Inspired by this question, I have often heard people pronounce the name רבא as Rava and the name רבה as Rabbah. Is there a basis for this differentiation? Does anybody know where it comes from?
רַבָּה is written explicitly in the Torah the way we pronounce it in Bereishis 26,14: וַיְהִי לוֹ מִקְנֵה צֹאן וּמִקְנֵה בָקָר וַעֲבֻדָּה רַבָּה.
Its a name of a place in Samuel 12,27 and Chronicles 1 20,1: נִלְחַ֣מְתִּי בְרַבָּ֔ה גַּם־לָכַ֖דְתִּי אֶת־עִ֥יר הַמָּֽיִם
It is also a name in Yechezkel 5,5: וְנָתַתִּ֤י אֶת־רַבָּה֙
It is also name of a place/person in Jeremiah 49:3 צְעַקְנָה֮ בְּנ֣וֹת רַבָּה֒
But רָבָא is not explicitly written anywhere in tenach so in order to differentiate between the 2 names, the minhag is that we pronounce it with a kometz under the Reish and a komeitz under the beis and then the beis automatically doesn't have a dageish and is pronounced Rovo (ashkenazi) or Rava (sefaradi) which sounds different to Rabo or raba.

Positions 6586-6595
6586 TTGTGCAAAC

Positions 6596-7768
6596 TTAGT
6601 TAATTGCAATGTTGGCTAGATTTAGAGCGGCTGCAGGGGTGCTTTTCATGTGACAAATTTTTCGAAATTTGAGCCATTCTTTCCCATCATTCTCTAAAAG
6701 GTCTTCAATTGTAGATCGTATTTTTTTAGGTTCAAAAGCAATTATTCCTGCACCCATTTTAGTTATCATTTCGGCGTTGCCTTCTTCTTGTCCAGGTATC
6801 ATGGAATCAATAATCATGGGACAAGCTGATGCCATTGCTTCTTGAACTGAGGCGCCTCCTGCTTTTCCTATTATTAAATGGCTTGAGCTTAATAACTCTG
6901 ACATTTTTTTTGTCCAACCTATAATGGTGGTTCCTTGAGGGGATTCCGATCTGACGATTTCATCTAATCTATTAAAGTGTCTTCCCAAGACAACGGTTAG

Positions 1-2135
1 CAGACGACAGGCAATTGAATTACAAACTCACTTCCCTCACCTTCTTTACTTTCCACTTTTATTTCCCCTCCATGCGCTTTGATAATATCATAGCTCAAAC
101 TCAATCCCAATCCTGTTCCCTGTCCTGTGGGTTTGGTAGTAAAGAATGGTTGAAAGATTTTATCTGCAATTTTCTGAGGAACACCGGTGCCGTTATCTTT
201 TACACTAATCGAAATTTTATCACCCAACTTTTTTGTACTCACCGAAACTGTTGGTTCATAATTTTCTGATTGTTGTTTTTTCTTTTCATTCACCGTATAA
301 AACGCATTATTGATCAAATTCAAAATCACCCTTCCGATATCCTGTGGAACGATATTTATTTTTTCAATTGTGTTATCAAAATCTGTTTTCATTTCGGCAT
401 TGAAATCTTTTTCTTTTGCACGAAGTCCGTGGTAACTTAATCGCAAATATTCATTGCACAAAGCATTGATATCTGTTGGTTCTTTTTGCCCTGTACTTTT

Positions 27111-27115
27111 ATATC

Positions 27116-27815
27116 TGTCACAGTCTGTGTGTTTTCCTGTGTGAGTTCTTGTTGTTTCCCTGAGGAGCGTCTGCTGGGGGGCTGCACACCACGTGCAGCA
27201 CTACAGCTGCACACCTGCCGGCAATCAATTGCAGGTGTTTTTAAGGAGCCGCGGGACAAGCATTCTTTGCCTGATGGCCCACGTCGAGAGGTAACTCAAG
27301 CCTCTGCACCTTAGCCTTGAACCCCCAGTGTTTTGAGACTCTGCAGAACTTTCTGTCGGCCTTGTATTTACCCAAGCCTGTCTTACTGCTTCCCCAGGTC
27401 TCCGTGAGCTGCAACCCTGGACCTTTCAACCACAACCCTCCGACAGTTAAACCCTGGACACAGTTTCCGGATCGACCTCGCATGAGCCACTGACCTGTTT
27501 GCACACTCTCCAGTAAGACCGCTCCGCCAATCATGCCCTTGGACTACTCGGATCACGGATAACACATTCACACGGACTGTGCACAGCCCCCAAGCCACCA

These are example of words wich the 2 letters before the end have 2 komeitzs ther is no dageish in the letter before the end:
Bereishis 11,3:הָבָה נִלְבְּנָה לְבֵנִים
Bereishis 11,4:הָבָה נִבְנֶה לָּנוּ עִיר
Bereishis 11,7: הָבָה נֵרְדָה וְנָבְלָה שָׁם שְׂפָתָם
Bereishis 29,21 applies toa noun:וַיֹּאמֶר יַעֲקֹב אֶל לָבָן הָבָה אֶת אִשְׁתִּי
And here is a Noun in Melachim 1 15,8וַיִּמְלֹ֛ךְ אָסָ֥א בְנ֖וֹ תַּחְתָּֽיו
In Aramaic as well we find the word הָכָ֑א (which means here") many many times where the a kometz under the first letter and a komeitz under the second letter which drops the dageish just like רָבָא
Also בָּבָא appears many times which means gate and is a noun has the same rule as רָבָא.
So רָבָא is grammatically correct without a dageish in the Beis.